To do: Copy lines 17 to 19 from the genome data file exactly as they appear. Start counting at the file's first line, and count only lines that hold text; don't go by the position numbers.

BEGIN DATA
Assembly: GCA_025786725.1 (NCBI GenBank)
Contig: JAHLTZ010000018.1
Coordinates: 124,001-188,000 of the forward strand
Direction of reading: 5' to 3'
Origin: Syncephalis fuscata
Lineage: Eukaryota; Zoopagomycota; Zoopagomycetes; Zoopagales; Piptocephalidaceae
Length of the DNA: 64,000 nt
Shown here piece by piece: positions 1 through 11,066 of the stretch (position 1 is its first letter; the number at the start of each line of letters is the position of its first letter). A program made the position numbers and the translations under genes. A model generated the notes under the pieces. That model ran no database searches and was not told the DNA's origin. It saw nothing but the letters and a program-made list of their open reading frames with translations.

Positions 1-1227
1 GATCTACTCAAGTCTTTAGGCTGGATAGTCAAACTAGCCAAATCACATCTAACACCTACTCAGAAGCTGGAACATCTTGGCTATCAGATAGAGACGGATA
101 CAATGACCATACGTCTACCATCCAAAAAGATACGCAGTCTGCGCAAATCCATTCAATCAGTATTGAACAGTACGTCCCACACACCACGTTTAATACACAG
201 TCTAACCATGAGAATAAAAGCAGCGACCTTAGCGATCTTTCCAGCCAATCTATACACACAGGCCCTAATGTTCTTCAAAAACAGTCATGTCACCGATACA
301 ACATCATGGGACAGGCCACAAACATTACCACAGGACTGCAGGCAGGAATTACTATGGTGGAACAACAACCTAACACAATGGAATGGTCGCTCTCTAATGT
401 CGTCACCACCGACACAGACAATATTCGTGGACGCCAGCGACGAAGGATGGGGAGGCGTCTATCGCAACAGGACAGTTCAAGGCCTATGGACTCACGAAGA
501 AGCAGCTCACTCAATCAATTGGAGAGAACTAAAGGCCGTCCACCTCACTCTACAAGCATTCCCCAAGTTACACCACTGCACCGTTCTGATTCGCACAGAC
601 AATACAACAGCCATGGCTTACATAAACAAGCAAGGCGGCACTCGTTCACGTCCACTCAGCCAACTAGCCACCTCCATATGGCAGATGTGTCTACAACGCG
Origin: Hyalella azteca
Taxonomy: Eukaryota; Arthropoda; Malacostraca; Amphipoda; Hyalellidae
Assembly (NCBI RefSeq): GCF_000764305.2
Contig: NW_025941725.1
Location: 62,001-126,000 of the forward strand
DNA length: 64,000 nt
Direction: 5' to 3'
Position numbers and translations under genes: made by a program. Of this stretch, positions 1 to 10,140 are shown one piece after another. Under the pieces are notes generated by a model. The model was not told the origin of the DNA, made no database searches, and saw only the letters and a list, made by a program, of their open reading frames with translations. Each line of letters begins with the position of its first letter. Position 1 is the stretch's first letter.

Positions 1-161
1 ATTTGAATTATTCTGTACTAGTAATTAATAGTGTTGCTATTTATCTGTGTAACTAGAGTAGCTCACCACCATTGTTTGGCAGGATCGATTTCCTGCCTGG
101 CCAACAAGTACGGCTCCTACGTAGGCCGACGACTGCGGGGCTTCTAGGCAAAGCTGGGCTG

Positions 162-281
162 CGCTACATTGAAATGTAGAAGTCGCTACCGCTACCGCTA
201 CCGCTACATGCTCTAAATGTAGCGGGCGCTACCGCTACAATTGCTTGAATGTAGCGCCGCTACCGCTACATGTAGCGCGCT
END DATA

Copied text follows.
Origin: Hyalella azteca
Taxonomy: Eukaryota; Arthropoda; Malacostraca; Amphipoda; Hyalellidae
Assembly (NCBI RefSeq): GCF_000764305.2